Make no mistake, while Pentecost Day did birth the Church in fire, wind, power, and proclamation it was never intended by God that this day become simply a day of obligation along with the other festivals of what would become Christianity. Pentecost day in whatever year it was, let’s say AD 30, was a day among many days when God released heaven’s supremacy upon God’s chosen people to proclaim the story of that authority-giving God. It was more than miraculous clout in terms of the power of the Holy Spirit which had flowed so freely through Jesus flowing through the apostles and disciples of Jesus. It was that this power was given to them for the same purpose that it was given to Jesus. It is that this power is given to us for that same purpose. Not that we become Charismatic (with big or little c), or Pentecostal (with big or little p), not that we wear red shirts or wave orange streamers one Sunday a year, not that we use our multicultural congregants to read scripture in their native tongue, but that we proclaim God.
We are all, Church, empowered by the Spirit for one sovereign purpose: to magnify the majesty of God and to glorify God in telling the whole world of God’s mastery over all of creation. That is one thing, not two, to worship and witness.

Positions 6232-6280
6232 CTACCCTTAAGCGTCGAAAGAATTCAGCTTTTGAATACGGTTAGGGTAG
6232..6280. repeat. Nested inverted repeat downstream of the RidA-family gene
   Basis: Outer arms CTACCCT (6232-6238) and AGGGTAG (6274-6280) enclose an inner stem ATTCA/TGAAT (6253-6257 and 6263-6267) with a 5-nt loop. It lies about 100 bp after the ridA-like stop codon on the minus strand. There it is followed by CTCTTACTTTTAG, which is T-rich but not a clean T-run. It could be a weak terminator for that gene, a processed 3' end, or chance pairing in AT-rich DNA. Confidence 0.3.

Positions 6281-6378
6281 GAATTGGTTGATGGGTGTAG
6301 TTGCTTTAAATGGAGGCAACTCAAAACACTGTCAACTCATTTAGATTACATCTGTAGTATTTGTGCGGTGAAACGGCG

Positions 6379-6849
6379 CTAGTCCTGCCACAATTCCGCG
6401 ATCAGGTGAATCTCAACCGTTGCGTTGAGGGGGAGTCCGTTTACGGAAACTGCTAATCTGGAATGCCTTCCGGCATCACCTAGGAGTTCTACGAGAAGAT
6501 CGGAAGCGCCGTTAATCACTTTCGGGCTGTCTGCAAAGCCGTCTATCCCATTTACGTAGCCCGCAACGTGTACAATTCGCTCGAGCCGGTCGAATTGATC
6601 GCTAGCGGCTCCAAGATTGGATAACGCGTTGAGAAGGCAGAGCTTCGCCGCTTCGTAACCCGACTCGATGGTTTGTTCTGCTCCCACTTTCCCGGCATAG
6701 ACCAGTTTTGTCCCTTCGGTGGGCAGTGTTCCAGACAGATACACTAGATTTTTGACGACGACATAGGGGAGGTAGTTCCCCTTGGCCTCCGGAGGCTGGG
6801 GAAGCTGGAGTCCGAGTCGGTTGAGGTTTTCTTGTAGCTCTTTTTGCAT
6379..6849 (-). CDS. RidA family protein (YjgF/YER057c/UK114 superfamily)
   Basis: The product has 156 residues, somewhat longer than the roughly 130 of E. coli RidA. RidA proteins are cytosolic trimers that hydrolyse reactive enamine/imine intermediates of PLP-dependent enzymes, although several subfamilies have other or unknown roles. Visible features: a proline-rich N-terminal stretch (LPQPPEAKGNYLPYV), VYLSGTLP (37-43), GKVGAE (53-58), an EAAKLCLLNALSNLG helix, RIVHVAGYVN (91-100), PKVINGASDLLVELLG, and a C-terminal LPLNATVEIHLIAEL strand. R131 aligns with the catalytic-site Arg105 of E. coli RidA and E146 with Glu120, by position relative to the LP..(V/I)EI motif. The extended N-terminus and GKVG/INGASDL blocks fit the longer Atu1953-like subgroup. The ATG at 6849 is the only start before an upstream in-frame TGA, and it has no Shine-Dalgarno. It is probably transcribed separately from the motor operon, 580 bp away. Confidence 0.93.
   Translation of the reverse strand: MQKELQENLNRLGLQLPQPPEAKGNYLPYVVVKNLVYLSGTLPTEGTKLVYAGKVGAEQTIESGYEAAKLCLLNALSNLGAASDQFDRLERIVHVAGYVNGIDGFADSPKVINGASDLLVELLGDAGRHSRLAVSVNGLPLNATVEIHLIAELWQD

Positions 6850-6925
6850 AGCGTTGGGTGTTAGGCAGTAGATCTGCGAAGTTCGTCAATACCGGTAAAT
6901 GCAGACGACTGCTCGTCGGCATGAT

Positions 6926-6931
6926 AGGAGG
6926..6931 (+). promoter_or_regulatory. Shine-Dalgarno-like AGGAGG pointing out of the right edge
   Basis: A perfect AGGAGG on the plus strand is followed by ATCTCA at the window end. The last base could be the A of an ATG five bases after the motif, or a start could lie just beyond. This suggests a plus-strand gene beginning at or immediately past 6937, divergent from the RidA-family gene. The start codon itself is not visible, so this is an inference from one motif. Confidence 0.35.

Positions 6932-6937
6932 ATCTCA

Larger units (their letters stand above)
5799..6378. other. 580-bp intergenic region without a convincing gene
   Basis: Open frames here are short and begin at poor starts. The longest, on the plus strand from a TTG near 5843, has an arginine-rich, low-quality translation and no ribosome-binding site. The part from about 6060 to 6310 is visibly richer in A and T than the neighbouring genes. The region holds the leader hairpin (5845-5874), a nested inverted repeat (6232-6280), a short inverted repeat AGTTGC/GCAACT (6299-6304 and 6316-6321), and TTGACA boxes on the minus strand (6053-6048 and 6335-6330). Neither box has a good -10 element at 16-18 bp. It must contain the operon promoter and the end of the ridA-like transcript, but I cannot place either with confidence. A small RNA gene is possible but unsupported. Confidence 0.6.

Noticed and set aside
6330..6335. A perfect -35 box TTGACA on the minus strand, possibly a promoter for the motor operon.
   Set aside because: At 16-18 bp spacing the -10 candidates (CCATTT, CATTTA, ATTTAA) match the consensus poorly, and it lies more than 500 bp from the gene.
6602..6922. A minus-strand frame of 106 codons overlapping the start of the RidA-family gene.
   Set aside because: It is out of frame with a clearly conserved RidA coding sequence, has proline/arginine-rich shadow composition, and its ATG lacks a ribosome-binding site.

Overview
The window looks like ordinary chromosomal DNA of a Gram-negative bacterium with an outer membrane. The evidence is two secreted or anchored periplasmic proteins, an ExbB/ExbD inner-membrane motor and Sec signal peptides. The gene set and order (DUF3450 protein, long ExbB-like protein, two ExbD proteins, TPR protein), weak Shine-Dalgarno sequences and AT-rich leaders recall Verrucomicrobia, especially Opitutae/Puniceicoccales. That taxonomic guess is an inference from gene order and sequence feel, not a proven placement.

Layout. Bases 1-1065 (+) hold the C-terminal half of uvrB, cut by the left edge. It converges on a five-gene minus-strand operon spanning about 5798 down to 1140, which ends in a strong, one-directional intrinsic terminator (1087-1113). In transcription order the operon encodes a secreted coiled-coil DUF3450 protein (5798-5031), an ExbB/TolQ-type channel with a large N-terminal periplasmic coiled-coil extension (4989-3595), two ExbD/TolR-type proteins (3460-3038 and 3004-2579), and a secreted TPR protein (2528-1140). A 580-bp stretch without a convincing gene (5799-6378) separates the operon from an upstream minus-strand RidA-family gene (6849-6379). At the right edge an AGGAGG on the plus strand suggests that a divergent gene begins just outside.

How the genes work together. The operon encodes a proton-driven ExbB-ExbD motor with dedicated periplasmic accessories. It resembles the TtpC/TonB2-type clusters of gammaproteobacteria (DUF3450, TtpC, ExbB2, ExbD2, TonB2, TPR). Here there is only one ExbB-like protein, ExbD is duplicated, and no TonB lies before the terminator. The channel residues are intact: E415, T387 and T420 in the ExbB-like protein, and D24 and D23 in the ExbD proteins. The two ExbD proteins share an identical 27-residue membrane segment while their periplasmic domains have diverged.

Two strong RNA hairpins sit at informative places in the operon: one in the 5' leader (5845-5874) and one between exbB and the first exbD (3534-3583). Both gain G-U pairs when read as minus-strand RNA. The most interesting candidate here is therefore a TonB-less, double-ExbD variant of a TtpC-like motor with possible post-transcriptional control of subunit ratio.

That is what Jesus spent his whole life doing, glorifying God in obedience and prayer and telling anyone who would listen (and everyone who wouldn’t) that God loves them and wants them in the Father’s own care.
This is what Peter preached, and I believe that it was the message of the other 119 on the day who weren’t speaking Hebrew. “God is magnificently gracious,” Peter says, “and Jesus came to tell you that. You killed him, but God vindicated Jesus and his message by raising him from the dead, and now we are here to tell you the same thing.”
This is what Paul wrote, to many different groups of Christians across what are now Turkey, Greece, and Italy, with all of the cultural significance that such an audience would suggest. He also went to many of those places and spoke in person too, no doubt in Hebrew and Greek as the need arose.
This, then, is what Pentecost means for us. God is almighty and loves us with all of that might. Jesus is the embodiment of God on earth and his gracious behaviour and fervent resistance for all that would get in the way of a person’s responding to God in sheer gratitude is the exact shape of what God is like. (Jesus hated sin, and Jesus hated hypocrisy. We believe that God has those same hatreds.) The Spirit is more than a rush of blood to the head but is the power and the presence of God amongst, amidst, and beyond the Church as she engages in mission.
God loves you. God loves the world. God wants you get out there and tell the world about how much God loves it. I really, really hope that I would have heard that today if one of you was up here right now and I’d have been sitting down there.